SINCE face-to-face classes have become more frequent in UST, Thomasians are on the hunt for the next food adventure inside and outside the University. The wide array of choices makes the phrase “kahit saan (anywhere)” more of a dilemma.

But behind the hype surrounding these destinations, many eateries are still struggling. 

Barcollie, the eatery along P. Noval St. iconic for hot plate dishes like fried chicken and sisig, had its soft reopening last Feb. 1, serving a new batch of students generally unaware of its existence.

“Soft opening lang kasi hindi na kami kilala. All [of] our old customers have graduated,” the owner of Barcollie, who refused to be named, told the Varsitarian.

“Remember, our market is the students. Without the students, ‘di kami mag-oopen.”

Barcollie started in 2007 by serving pancit canton and hotdogs. The sister of the current owner previously ran it until they decided to both manage the eatery in 2012. In the same year, they started offering their current menu, remaining unchanged ever since.

Like many other restaurants around UST, however, Barcollie had to close during the onset of the Covid-19 pandemic.

Mami Chula, located along Rosarito St. in Dapitan Ave., also decided to conduct only a soft reopening on Aug. 10, 2022, stressing the unpredictability of their target market.

May mga hours na late kami nagsa-start, depende sa schedule niyo [Thomasians],” Janet Rosario, the owner of Mami Chula, told the Varsitarian.

Mami Chula offers breaded chicken, pork and tofu meals accompanied by a sauce – gravy, cheese, curry or ala king.

It first opened its doors in 2016 under the name Red Bowl at a former food park along Navarra St. in Dapitan Ave. After its lease ended, the eatery was moved to its current location with a new name, Mami Chula, a reference to Rosario’s nickname among her friends.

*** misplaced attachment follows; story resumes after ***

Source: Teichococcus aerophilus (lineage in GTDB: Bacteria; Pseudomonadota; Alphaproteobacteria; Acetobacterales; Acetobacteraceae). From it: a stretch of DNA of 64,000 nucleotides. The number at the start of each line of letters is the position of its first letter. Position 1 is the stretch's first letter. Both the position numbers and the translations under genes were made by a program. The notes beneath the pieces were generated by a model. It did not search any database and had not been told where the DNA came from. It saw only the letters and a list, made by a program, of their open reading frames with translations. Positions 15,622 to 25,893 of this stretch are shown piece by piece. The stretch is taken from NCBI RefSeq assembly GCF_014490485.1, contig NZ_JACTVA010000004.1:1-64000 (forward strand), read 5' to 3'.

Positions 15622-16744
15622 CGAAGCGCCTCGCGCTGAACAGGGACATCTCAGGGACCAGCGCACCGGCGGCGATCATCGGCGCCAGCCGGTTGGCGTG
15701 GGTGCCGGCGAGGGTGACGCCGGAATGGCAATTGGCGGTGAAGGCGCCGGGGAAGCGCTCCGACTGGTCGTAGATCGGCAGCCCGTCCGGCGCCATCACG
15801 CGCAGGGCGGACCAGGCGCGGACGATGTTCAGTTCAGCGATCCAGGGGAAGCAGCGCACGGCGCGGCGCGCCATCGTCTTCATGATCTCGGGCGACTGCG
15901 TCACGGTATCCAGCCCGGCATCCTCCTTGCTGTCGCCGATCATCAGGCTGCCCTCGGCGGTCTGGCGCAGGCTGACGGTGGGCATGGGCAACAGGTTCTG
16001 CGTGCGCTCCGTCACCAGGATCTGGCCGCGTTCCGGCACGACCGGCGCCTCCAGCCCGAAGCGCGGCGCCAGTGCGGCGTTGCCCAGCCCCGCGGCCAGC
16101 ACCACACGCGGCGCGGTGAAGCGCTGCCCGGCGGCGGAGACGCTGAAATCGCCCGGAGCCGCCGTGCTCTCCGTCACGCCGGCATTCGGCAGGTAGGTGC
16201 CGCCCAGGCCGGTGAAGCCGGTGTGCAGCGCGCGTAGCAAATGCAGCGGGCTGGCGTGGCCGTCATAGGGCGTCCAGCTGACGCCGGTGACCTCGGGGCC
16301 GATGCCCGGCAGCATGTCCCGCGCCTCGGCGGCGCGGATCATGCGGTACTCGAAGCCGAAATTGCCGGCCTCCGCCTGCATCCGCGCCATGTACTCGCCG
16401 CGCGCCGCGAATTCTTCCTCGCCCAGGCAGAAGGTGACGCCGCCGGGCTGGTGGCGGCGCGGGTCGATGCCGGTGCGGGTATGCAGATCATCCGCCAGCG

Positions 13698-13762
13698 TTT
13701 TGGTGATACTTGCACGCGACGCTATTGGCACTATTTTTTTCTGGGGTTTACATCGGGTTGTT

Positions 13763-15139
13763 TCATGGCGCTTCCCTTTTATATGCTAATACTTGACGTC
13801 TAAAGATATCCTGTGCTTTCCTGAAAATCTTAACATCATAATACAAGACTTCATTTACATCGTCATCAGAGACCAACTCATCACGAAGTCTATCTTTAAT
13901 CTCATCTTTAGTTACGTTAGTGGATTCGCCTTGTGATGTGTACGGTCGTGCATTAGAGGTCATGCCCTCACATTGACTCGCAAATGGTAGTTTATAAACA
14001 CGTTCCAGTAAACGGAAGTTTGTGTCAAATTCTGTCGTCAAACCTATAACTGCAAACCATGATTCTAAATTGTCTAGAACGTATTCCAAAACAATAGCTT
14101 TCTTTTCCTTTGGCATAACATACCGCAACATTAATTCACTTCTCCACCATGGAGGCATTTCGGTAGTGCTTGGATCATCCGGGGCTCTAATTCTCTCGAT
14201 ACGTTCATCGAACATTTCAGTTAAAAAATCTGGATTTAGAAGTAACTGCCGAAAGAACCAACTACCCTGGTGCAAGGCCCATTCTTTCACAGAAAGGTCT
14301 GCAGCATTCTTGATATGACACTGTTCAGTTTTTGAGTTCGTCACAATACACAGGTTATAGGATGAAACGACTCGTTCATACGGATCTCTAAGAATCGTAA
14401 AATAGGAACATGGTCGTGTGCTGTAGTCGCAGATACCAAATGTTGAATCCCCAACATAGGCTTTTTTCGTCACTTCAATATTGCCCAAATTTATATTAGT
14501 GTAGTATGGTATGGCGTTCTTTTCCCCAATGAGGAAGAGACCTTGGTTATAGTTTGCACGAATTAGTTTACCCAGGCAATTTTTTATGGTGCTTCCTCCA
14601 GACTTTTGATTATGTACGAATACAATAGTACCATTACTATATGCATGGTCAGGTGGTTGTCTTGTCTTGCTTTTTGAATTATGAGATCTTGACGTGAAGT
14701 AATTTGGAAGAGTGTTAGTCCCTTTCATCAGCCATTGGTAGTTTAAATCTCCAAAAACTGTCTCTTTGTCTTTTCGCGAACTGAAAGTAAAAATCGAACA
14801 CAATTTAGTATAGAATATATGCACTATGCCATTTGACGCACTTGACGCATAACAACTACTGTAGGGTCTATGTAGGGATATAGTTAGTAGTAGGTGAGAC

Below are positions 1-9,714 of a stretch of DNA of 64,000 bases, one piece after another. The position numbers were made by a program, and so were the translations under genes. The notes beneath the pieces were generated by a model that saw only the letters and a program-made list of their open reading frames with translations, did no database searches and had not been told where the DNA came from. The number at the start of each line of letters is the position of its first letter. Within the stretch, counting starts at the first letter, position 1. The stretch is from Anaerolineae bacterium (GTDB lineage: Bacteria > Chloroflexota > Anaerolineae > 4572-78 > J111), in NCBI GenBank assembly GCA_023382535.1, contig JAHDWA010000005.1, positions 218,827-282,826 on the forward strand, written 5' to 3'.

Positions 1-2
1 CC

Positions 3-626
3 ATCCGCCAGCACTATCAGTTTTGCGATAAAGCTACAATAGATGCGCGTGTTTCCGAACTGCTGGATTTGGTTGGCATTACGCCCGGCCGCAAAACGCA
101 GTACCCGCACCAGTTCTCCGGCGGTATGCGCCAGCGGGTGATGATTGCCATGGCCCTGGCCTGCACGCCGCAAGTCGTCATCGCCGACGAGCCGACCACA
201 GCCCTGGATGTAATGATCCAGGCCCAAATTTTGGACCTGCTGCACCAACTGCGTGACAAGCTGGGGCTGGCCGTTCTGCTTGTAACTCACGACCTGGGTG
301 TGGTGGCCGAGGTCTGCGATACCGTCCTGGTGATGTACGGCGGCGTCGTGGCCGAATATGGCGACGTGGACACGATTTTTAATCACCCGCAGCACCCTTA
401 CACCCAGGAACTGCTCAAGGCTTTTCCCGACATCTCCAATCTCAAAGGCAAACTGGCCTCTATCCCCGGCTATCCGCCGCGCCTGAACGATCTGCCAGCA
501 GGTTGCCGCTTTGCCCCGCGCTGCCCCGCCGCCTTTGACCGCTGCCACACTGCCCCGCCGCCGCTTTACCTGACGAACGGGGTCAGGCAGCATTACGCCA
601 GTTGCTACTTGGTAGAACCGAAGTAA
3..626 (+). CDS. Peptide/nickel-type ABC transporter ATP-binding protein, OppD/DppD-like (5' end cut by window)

Rosario said that she often takes money from her own pocket to ensure that her employees can still earn an income and the business breaks even, especially since the eatery is not regularly open.


Saved by Thomasian tambays (bystanders) two years ago, Heaven’s Taste, formerly known as Heaven’s Touch Cuisine, is in competition with dim sum houses to capture the hearts and attention of Thomasians.

Nung dumating si siomai, si dim sum, ang laki talaga ng binaba nung benta. From P25,000, naging P10,000 kasi si siomai na ‘yung bumangga,” Heaven’s Taste manager Ligaya Piadoche-Cordova, or more affectionately referred to as Nanay Gay, told the Varsitarian days before her death on March 7.

Her son, Reggie Piadoche, observed that the stiff competition boils down to waiting times. 

Kasi [‘yung] siomai mabilis compared sa ibang mga karinderya […] may katagalan talaga ‘yung serving kasi talagang niluluto pa talaga namin,” he told the Varsitarian.

Heaven’s Taste, Piadoche admitted, couldn’t compete with newly established restaurants that are air-conditioned and well-decorated in Dapitan Ave. and P. Noval St.

Hindi namin kayang tapatan [‘yun] kasi siyempre, ‘yung budget pa lang namin, kita niyo naman ‘yung restraints pa lang sa budget, [ang] hirap lumaban,” he said.

Its roots began when Piadoche-Cordova took over the struggling eatery in 2004 and redeveloped it in 2006 to become the Heaven’s Touch that became home for many Thomasians, some of which ate their breakfast, lunch and dinner there.

Heaven’s Touch closed on June 2, 2021, because the building where it had operated was sold to a new owner. Just three months later, it reopened to a new name and location in Concepcion St. after Thomasians, led by Renz Tabora II, raised more than P60,000.

For eateries, the price of their products is a weapon to survive in the competitive food market, as Thomasians, in Piadoche’s view, are frugal.

“‘Di namin siya nilakihan (prices) kasi we are just trying to introduce ourselves again,” the Barcollie owner said.

But lower prices come with a cost: With the rising prices of ingredients, these eateries grapple to make ends meet.

Maliit lang talaga ang tubo namin. Malakas ang expenses so hindi ganun kalaki ang aming profit,” the Barcollie owner admitted. “Ngayon pa lang kami nagta-try bumawi.”

Above all, owners have reason to be confident they will bring in new patrons: the experience their places give.

“Ang habol namin kasi [] at least ma-try man lang ng mga students [‘yung food]. Then, kapag na-try, syempre masarap, ‘dun uulit,” Piadoche said. With reports from Jaqueline B. Martinez


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